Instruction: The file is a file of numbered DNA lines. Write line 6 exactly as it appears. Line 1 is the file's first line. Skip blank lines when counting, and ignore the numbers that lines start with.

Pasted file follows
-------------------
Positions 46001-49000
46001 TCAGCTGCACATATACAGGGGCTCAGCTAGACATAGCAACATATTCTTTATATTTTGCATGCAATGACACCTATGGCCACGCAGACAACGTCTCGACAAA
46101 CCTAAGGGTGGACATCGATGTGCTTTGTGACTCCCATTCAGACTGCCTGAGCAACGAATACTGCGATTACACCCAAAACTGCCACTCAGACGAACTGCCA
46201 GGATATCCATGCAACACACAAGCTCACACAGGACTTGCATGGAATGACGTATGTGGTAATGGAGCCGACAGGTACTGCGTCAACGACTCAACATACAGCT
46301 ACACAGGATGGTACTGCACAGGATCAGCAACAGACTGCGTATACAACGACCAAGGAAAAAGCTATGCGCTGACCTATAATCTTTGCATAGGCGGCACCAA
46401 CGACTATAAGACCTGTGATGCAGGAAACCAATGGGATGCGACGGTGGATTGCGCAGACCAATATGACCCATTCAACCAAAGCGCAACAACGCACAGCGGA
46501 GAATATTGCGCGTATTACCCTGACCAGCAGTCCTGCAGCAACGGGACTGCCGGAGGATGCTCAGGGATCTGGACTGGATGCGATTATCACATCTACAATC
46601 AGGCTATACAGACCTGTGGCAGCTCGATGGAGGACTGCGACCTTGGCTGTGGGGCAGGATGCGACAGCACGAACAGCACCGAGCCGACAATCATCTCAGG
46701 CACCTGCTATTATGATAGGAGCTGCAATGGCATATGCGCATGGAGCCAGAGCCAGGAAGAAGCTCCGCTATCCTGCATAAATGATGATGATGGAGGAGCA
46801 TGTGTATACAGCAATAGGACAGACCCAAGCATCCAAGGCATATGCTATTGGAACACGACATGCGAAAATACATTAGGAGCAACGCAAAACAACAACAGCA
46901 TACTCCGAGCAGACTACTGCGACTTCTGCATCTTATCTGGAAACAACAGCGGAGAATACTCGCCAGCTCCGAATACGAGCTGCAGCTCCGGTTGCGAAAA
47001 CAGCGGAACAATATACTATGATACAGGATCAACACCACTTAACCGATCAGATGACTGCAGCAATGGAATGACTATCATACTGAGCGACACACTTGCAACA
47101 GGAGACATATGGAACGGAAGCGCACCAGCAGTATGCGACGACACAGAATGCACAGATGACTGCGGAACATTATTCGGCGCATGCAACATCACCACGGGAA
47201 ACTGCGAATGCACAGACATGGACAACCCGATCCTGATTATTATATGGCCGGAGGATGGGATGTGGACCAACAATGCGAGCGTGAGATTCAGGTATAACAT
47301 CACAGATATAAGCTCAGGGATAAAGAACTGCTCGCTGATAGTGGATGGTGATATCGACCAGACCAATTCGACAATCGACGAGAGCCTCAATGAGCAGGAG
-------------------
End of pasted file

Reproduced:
46401 CGACTATAAGACCTGTGATGCAGGAAACCAATGGGATGCGACGGTGGATTGCGCAGACCAATATGACCCATTCAACCAAAGCGCAACAACGCACAGCGGA